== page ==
Description: The goal of our panel on local content is to demonstrate through examples of local and global best practice how local content can be supported through a wide array of creative programmes and economic incentives. There are numerous examples of policies, projects, and initiatives from all parts of the world that demonstrate how governments and stakeholder programmes can help bring about an enabling environment for the development of a sustainable local content sector, including both commercial and public service offerings. Our panel speakers will highlight how they are contributing to the local content ecosystems in their respective countries/regions. They will also share their insights and suggestions as to the forms of Internet regulation which would best deliver a diverse, affordable, and sustainable availability of local content. Local content is best promoted in enabling environments that have the appropriate policy measures and services. An enabling environment that facilitates, encourages and stimulates the development of locally relevant online content and services depends on different factors. These factors include the ability to monetize local content and services where appropriate, and related issues such as the digital literacy and skills of locals, IP and copyright, and payment systems, and the infrastructure for Internet access and local content distribution, which include the availability of broadband, local hosting and Internet exchange points. We have been able to attract speakers from different regions and stakeholder groups to discuss why they believe local content is important and how they have creatively supported it through their professional or voluntary work. Additionally, we want to demonstrate that measures to support local content need not be restrictive ones – there are ways to implement policies that incentivize the production of quality content and support the growth of the local creative infrastructure. This includes discovering and nurturing local talent, promoting skills capabilities, developing local stories (or locally relevant educational content) and using local locations. In particular, the panelists will be encouraged to discuss the ways in which a “virtuous cycle” related to local content can be engineered, i.e., increasing locally relevant content of a good quality standard in turn leads to increased investment in the local creative economy as a whole, which also drives investment in the Internet delivery infrastructure and improves its reliability. The workshop will offer attendees the opportunity to learn about various creative programmes and policies that support the local creative economy, through the accounts of speakers with considerable local experience of developing sustainable content production and distribution systems. Discussion during the panel will be facilitated by a moderator who will ensure that all speakers are able to speak about their diverse experiences and give specific recommendations that the audience can learn from. There will be a 30-minute Q&A session following the hour-long panel. During IGF (possibly on the same evening of the day in which the workshop is to be held), the International Federation of Film Producers Associations (FIAPF) will hold a reception and film event showcasing a local work from the country of one of the speakers on the panel. Last year at IGF 2018, to highlight importance of local content, FIAPF held an event that showcased the Nigerian film, Kasala. Its director, Ms. Ema Edosio presented the film and talked about her experience in developing the original screenplay and creating a film that authentically reflects the experience of many urban youth in Lagos, Nigeria’s teeming capital. Over 150 IGF attendees, including about 40 IGF Youth, attended the film event and reception. Given the success of the IGF 2018 film event, for IGF 2019, FIAPF is planning to hold a similar event and to showcase another film from a developing country where local content has been on the rise and is facing structural challenges to achieve long term sustainability. The discussion at the panel will prepare attendees for the film presentation by highlighting both the importance of locally relevant content and the obstacles (economic, legal, regulatory, infrastructural, etc.) that must be overcome in order to secure its ongoing growth.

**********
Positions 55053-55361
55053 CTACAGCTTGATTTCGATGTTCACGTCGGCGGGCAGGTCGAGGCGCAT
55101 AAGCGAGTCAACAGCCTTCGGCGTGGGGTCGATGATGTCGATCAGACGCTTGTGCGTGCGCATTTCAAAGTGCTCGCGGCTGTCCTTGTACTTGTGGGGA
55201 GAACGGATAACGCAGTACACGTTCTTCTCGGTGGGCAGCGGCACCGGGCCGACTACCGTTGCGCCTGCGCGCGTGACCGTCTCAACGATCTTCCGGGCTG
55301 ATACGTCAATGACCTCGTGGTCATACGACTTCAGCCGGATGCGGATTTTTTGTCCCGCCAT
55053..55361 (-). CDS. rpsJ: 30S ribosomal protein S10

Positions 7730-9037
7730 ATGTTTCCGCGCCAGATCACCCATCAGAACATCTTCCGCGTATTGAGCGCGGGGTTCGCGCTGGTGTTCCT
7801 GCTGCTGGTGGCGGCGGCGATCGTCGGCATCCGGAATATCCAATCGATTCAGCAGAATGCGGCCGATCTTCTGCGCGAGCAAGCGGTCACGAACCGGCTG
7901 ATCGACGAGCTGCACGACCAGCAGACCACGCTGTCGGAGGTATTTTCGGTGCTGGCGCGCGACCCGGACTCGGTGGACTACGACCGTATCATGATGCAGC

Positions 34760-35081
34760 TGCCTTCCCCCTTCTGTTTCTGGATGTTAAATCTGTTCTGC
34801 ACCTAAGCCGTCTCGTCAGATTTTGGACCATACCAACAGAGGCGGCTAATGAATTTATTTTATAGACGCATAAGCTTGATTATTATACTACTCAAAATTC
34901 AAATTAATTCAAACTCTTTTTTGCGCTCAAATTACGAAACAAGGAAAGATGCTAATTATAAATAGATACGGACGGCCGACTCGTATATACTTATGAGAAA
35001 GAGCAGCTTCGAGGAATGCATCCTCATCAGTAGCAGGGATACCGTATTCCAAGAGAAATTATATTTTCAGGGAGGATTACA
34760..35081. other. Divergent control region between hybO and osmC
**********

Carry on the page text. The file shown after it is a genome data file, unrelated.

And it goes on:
Expected Outcomes: The outcome of the this panel will be that attendees will learn from a wide range of stakeholders on why local content is important and will gain valuable insights on how it can be economically and creatively bolstered through well-conceived policies and projects. Another outcome of the session is that other governments, especially those who are interested in learning how to support both local content and Internet growth in their countries, can learn from the experiences of the Singaporean government’s training and content investment boot camp as well as the Chilean agency for the local film sector’s growth and development. Of particular relevance to this strand of outcome will be the question of how to devise an enabling regulatory/incentive apparatus that makes it easier for local content producers and platforms to attain economic sustainability in the face of global competition for Internet users’ attention and use.